There is ample opportunity to treat the addiction now. There are also myriad programs to treat alcohol and cigarette addictions, none of which seem to be terribly effective.

I don't see a correlation between a drug being illegal and the services available to treat the user.

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On 5/4/2017 at 9:33 AM, FatPom said:

Where's Jack Rackham when you need him? B)

Better call Saul

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47 minutes ago, FatPom said:

I don't see a correlation between a drug being illegal and the services available to treat the user.

Speak to the police... they end up dealing with petty criminality because people cannot access the programmes they need because they are in the Criminal Justice System rather than the health system and the CJS is not set up to look after the criminals!

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7 minutes ago, monkie said:

Speak to the police... they end up dealing with petty criminality because people cannot access the programmes they need because they are in the Criminal Justice System rather than the health system and the CJS is not set up to look after the criminals!

Chicken and egg really. 

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2 hours ago, Peter said:

Really? 

So basically people take drugs because it's illegal?

if thats the case remove speed limits and people will slow down. NOT. 

I'm not buying what you are selling here. 

Agree with this totally. 

I'm not interfering with anyone wanting to have a good time, but where it becomes antisocial or dangerous for others who don't subscribe to the same idea of "fun" that someone wasted.... well, then is where it becomes a problem.

My greatest fear when out riding is not knowing who else is out there stoned or drunk off their face....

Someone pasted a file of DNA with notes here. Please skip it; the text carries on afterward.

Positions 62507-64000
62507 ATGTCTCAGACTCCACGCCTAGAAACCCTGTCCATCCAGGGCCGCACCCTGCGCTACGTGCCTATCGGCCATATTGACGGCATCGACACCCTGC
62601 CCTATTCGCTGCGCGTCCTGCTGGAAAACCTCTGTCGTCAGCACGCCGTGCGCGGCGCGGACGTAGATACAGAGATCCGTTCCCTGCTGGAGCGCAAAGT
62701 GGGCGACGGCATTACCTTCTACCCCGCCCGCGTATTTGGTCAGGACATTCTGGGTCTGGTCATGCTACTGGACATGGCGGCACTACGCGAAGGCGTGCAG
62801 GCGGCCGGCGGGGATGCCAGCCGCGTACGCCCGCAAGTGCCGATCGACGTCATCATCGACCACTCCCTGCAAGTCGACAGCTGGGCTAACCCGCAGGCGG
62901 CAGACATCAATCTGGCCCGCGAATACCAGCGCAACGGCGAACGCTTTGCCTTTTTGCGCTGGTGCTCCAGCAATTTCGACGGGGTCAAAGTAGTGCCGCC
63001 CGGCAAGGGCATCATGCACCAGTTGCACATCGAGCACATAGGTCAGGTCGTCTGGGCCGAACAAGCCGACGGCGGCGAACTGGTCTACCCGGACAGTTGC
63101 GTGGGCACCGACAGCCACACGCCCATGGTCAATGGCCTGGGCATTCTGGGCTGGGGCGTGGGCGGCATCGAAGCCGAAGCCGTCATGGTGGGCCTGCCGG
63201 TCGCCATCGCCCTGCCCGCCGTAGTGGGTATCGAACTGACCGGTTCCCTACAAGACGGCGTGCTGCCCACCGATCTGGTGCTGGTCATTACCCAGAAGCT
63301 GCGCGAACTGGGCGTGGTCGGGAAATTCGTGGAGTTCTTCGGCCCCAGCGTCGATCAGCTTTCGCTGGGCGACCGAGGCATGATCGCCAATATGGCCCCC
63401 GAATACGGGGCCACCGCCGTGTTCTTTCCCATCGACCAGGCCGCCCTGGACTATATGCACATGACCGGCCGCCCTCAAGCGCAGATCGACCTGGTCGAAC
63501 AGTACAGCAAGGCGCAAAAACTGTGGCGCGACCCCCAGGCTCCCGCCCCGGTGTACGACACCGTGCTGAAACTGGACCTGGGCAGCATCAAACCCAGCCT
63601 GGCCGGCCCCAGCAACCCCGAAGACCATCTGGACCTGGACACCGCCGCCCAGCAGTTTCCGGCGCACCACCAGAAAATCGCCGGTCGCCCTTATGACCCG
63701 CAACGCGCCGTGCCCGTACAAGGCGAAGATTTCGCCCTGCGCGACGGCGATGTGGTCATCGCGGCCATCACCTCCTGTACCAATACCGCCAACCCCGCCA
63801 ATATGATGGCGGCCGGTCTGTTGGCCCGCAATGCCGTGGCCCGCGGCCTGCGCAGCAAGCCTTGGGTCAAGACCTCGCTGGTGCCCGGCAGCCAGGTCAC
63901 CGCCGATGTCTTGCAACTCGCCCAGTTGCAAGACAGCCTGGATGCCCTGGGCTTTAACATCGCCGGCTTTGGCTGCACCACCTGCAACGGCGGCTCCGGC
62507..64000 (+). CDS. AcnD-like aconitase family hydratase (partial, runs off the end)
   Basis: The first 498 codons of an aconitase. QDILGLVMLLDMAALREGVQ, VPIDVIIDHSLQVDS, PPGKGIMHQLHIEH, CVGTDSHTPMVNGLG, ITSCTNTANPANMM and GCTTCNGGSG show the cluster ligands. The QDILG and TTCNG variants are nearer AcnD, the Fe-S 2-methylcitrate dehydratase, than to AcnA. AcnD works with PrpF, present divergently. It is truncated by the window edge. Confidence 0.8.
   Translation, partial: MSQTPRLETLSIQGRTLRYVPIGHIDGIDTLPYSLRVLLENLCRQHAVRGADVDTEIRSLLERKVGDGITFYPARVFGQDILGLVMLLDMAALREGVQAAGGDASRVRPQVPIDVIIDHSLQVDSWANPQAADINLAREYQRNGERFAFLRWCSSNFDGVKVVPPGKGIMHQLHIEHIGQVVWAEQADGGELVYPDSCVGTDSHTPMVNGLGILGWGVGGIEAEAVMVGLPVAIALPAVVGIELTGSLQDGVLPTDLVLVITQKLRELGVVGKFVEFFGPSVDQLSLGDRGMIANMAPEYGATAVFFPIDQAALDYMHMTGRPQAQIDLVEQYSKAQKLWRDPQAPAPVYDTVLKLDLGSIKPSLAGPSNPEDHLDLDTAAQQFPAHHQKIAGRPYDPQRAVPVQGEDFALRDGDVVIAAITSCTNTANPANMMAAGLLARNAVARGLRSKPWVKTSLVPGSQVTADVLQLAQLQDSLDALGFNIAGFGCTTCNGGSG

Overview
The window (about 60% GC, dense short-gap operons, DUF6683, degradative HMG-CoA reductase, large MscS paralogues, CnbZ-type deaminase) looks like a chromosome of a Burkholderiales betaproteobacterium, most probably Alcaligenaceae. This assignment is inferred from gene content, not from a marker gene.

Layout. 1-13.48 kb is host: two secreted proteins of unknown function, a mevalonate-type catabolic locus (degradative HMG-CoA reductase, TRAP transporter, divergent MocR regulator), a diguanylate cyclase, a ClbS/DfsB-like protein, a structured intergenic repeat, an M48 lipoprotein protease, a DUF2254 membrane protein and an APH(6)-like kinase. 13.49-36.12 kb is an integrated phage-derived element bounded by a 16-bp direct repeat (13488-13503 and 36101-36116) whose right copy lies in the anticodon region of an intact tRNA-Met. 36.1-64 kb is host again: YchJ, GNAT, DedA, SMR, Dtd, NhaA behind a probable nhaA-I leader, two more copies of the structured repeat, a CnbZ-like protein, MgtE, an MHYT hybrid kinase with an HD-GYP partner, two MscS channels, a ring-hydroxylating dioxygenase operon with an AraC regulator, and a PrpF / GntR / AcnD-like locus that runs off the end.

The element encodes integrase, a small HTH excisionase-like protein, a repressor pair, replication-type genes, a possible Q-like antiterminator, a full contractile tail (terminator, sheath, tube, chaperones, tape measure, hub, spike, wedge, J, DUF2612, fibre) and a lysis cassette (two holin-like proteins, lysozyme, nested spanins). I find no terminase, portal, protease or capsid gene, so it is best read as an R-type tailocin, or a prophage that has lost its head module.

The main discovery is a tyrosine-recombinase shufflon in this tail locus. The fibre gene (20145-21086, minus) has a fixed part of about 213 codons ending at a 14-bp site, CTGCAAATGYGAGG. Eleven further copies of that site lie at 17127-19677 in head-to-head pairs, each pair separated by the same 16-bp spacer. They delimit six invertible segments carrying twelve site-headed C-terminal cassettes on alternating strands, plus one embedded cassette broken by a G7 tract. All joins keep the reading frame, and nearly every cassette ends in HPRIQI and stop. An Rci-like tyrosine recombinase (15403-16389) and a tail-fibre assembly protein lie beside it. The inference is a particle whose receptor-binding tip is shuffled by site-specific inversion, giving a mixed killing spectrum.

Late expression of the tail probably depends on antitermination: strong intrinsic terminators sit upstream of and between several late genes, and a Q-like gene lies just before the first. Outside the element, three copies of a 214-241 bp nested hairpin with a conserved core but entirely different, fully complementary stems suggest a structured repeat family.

I feel the same way about alcohol and tobacco (and I work for a tobacco company) and they are both dangerous drugs and have negative consequences. Anyone in Western society that is unaware of the risks of taking legal or illegal drugs only has themselves to blame. I also think that decriminalisation has a lot of positive aspects, but it will have some negative ones as well, in that politicians will then crow that they have solved the "drug problem" by not measuring it anymore!

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34 minutes ago, monkie said:

Speak to the police... they end up dealing with petty criminality because people cannot access the programmes they need because they are in the Criminal Justice System rather than the health system and the CJS is not set up to look after the criminals!

And then you speak to the doctors who are already overworked and then become more so .... it is just shifting the problem around.

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9 minutes ago, Rimmer said:

And then you speak to the doctors who are already overworked and then become more so .... it is just shifting the problem around.

Let's take the money we spend on the "war on drugs" and train more doctors... this is BILLIONS! Let's put these people in the system that can treat them as the patients they are rather than prosecuting them for shoplifting (at a cost of thousands) and then giving them a £60 fine (my experience with this is purely UK based) which they can't pay...